saturday was 14 days since the marathon. during yesterday's sunday afternoon easy run, terri and i were thinking about what a good week we had so soon after the marathon. just one week after the race, we ran 8 miles, then the next day 6. on tuesday of last week, we started back with some speed work and had a great tempo on thursday. saturday's run followed suit and was solid with 10 miles in 1:33, averging around 9:20 or a little under. considering that our first 4 miles on the trace were 10:05 average, we really kicked it in and our last miles were all at 9 or under, with our last one being 8:31. when we were at 9.60, with .40 left, terri said to kick it hard that last bit, so we did. it felt nice to stretch out the legs a bit at the end.
i am of the belief that it hurts less to run a little harder sometimes. i've heard some of the runners i look up to say that it hurts them to run slow. it doesn't necessarily hurt me to run slow as i'm doing it, however, i hurt less when i run harder. i work on the second floor of my building, and we have stairs and an elevator. 9 times out of 10, i take the stairs. stairs are hard work and in the past, it was not uncommon for my legs feel the burn when i take a trip. right before the marathon, at the peak of my training, i had a lot of fatigue in the legs and really felt some burning. but on any given day, i can sail up and down the stairs with little to no discomfort from running. not only is the speed work making me stronger and faster, it's opening up my stride and allowing my muscles to fully engage. i really do believe that this makes me hurt less and suffer less after my run. don't get me wrong, it's not easy, and like we always say, if it was easy, everyone would do it.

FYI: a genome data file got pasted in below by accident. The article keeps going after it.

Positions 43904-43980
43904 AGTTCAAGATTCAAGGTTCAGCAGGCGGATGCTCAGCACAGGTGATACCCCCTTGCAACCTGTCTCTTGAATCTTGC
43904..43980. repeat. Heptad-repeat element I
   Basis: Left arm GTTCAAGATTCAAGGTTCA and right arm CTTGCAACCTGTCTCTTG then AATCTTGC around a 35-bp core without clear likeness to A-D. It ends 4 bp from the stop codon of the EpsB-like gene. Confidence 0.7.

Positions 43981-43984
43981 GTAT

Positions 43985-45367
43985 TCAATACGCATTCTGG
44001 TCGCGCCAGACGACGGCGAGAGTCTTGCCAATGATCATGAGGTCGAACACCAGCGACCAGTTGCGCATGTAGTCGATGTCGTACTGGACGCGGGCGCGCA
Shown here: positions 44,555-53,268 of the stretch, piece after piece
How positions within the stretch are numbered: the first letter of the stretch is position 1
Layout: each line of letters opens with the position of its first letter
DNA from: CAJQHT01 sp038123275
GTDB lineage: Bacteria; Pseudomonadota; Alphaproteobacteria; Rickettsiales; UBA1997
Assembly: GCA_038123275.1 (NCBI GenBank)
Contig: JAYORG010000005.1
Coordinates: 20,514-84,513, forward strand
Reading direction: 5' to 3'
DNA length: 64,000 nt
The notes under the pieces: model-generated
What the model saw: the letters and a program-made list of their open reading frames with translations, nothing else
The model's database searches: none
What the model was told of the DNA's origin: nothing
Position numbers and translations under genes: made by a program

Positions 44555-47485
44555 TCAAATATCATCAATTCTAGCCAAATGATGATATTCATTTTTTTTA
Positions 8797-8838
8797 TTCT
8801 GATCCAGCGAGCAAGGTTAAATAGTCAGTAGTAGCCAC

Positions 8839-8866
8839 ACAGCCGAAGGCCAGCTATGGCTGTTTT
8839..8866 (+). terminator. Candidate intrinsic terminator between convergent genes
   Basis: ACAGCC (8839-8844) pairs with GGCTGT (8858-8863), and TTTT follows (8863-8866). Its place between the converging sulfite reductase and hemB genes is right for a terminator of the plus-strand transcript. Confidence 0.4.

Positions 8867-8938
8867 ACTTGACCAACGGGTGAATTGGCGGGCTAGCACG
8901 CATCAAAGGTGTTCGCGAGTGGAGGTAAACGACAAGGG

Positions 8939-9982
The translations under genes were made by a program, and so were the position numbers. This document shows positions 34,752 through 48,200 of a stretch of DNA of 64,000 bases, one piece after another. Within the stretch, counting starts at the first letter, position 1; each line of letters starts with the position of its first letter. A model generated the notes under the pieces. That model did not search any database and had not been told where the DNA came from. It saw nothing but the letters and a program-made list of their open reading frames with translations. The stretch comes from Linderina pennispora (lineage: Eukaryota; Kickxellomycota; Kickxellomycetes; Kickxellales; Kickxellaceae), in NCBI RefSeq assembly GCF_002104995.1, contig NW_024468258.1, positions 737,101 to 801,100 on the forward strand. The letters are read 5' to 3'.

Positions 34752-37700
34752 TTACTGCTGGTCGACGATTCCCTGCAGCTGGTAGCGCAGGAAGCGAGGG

so speed work and quality runs have a great purpose in training. i know there are many schools of thought on training. how many days to run per week, how many miles to run per week, speed work or no speed work, LSD or quicker long runs. everyone has their own way of doing things and what works for one might not work for another. to me, it's simple. if you want to run faster, you have to run faster. not everyone is built to run the same speeds, but your speed can be enhanced to your full potential by adding some quality, purposeful runs to your training. the proof is in the pudding - my race times only get faster when i'm training harder. currently, i'm running 4 days a week - a speed day, a tempo day, long run and a recovery day. i have one day where my run is 'easy.' easy is relative here cause that run usually hurts the most as it is at the end of a pretty hard week.
now that i've said all that about training hard, i'm also a big believer in recovery and allowing your body time to recover. i'm not one of these who can run a 5k one weekend and a marathon the next. i'm a very slow recoverer, but i know this so i allow for it. this is not something i do only, every runner does it and should do it. after a few hard days or weeks of training, it's a perfect little reward! it's ok to take some time to put your feet up, go for a walk, or take an easy ride on the bike.
i've been running for a few years, not that long compared to a lot of people i know, but i'm finally putting all this stuff into practice. i've always known it, but i've never had the mental toughness to get behind it and do it. now i do!